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Tea Garden Pest Control: Managing Tea Leafroller

Tea is not only the national drink of China but also one of the oldest and most widely consumed beverages in the world. The production of tea relies on the cultivation and management of tea trees. Tea gardens, where these trees are grown, form complex ecosystems. Besides tea trees, many other organisms coexist in these gardens, contributing to the ecological diversity. However, this diversity can also pose problems, as some organisms negatively affect tea trees and tea leaves, leading to pest and disease issues. These are significant constraints to tea production and major threats to tea safety.

In our series on tea garden pest control, we introduce you to various tea garden pests, their habits, damage mechanisms, and control methods. Through this series, we aim to deepen your understanding of tea garden pests, helping you better protect tea gardens and ensure the best environment for tea leaf growth. In this fourth installment, we focus on the common tea garden pest: the Tea Leafroller.

 

 

Identification of Tea Leafroller

 

The Tea Leafroller (Archips micaceana) is a moth belonging to the Tortricidae family. It primarily affects tea trees and Camellia species. The larvae prefer to feed on young leaves, initially mining the undersides of leaves before rolling the edges and feeding inside the rolled areas. Later, they roll the leaf tips into triangular pockets to continue feeding. This not only reduces yield but also contaminates tea leaves with their excrement, affecting tea quality.

 

Morphological Characteristics and Life Cycle:

Adult Stage: Adults are 4-6 mm long with a wingspan of 10-13 mm. Their heads and thoraxes are dark brown, with black compound eyes and yellow hairs on the face. The antennae are filiform and brown. Forewings are brown with a purple sheen and a distinctive golden triangular mark near the center. Hindwings are dark brown with long fringes.


Egg Stage: Eggs are 0.3-0.48 mm long, flat, oval, and colorless, with a water droplet-like sheen.

 

Larval Stage: Last-instar larvae are 8-10 mm long, creamy white, semi-transparent with brown mouthparts, and black simple eyes. The body has short white hairs, appearing slightly flattened initially but becoming cylindrical later, revealing the green to purple-black digestive tract.


Pupal Stage: Pupae are 5-6 mm long, cylindrical, and light brown, with yellowish wings and red-brown compound eyes.


Damage Characteristics:

The Tea Leafroller mainly targets young leaves, causing damage by leaf mining, edge rolling, and forming triangular pockets that resemble "dumplings." This damage is easy to recognize. The larvae's excrement accumulates inside the pockets, and if these pockets are picked during tea harvesting, they significantly degrade tea quality.


Control Methods of Tea Leafroller

 

Considering the characteristics and severity of Tea Leafroller infestations, the following control methods are recommended:

 

Manual Removal: Since Tea Leafrollers mainly harm young shoots, timely manual removal of rolled leaves and triangular pockets can be effective.

 

Protect Natural Enemies: Natural enemies of Tea Leafrollers are abundant. Avoid using chemical pesticides when possible. When controlling other pests, manage the timing of physical controls like sticky boards and insect traps to minimize harm to parasitic wasps and spiders.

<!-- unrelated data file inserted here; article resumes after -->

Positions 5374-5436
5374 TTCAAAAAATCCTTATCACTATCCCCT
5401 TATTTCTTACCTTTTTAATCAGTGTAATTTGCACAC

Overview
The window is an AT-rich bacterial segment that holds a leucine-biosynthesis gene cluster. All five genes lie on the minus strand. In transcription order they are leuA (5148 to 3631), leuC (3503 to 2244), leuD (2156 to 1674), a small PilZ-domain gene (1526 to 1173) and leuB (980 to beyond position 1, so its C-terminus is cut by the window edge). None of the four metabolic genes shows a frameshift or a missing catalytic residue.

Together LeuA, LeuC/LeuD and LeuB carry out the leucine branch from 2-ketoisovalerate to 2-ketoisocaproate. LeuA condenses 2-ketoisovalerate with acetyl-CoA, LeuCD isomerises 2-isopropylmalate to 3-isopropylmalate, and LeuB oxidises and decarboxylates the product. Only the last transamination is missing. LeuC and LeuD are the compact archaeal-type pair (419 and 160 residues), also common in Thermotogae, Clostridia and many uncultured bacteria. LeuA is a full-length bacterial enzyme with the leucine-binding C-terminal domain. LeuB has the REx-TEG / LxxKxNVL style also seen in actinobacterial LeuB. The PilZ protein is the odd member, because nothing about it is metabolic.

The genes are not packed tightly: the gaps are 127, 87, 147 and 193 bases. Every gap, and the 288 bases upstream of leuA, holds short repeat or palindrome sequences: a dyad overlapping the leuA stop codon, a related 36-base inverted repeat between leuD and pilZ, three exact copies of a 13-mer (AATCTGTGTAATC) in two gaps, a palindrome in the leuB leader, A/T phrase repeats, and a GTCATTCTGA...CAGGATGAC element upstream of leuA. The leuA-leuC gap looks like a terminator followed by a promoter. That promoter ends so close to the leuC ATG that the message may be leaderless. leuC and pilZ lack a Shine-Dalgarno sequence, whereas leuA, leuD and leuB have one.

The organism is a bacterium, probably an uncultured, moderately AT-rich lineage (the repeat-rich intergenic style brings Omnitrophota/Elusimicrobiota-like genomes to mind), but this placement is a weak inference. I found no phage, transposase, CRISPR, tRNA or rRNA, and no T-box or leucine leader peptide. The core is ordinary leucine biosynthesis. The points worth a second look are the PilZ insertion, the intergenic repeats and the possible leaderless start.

Pheromone Trapping: Use pheromone traps for monitoring and controlling adult Tea Leafrollers, focusing on overwintering and first and second generations to reduce the pest population throughout the year.

 

Light Traps: Tea Leafroller adults are attracted to light. During peak periods, light traps can reduce the adult population.

 

Yeehar Agriculture has been deeply involved in green pest control, developing products in the natural enemy-friendly, pest monitoring, and trapping series to achieve the goals of disaster prevention, loss reduction, quality improvement, and safety assurance. Here are some methods for controlling Tea Leafrollers:

 

1. Multi-functional Insect Traps: These traps use pheromone technology to attract Tea Leafrollers and then kill them with a high-voltage grid. Powered by solar energy and lithium batteries, they are long-lasting and easy to install, effectively controlling Tea Leafroller populations in the area.


2. Solar Insect Light TrapsDesigned specifically for capturing small insects, these traps are highly efficient in monitoring and controlling Tea Leafrollers. They are widely used in agricultural research, field monitoring, and pest control in tea gardens.


3. Boat-shaped Pheromone Traps: Pheromone technology is a leading measure in green pest control for tea trees, serving as an important alternative and supplement to chemical pesticides. Boat-shaped traps are particularly effective for Tea Leafroller capture, making them ideal companions for pheromone lures.



Precautions for Controlling of Tea Leafrollers

 

When controlling Tea Leafrollers, the following precautions should be observed:

 

Timing: Due to the overlapping generations of Tea Leafrollers, with extended periods of larval and adult presence, continuous monitoring is essential to determine the optimal control times.

 

Integrated Methods: Single control methods may be ineffective. Combine agricultural, biological, and chemical control methods, rotating insecticides to prevent resistance.

 

Tea Safety: Ensure the safety of chemicals used to avoid exceeding residue limits in tea leaves. Protect natural enemies to maintain ecological balance.

 

Effectiveness Assessment: Regularly evaluate the control measures and adjust strategies accordingly to ensure tea yield and quality remain unaffected.

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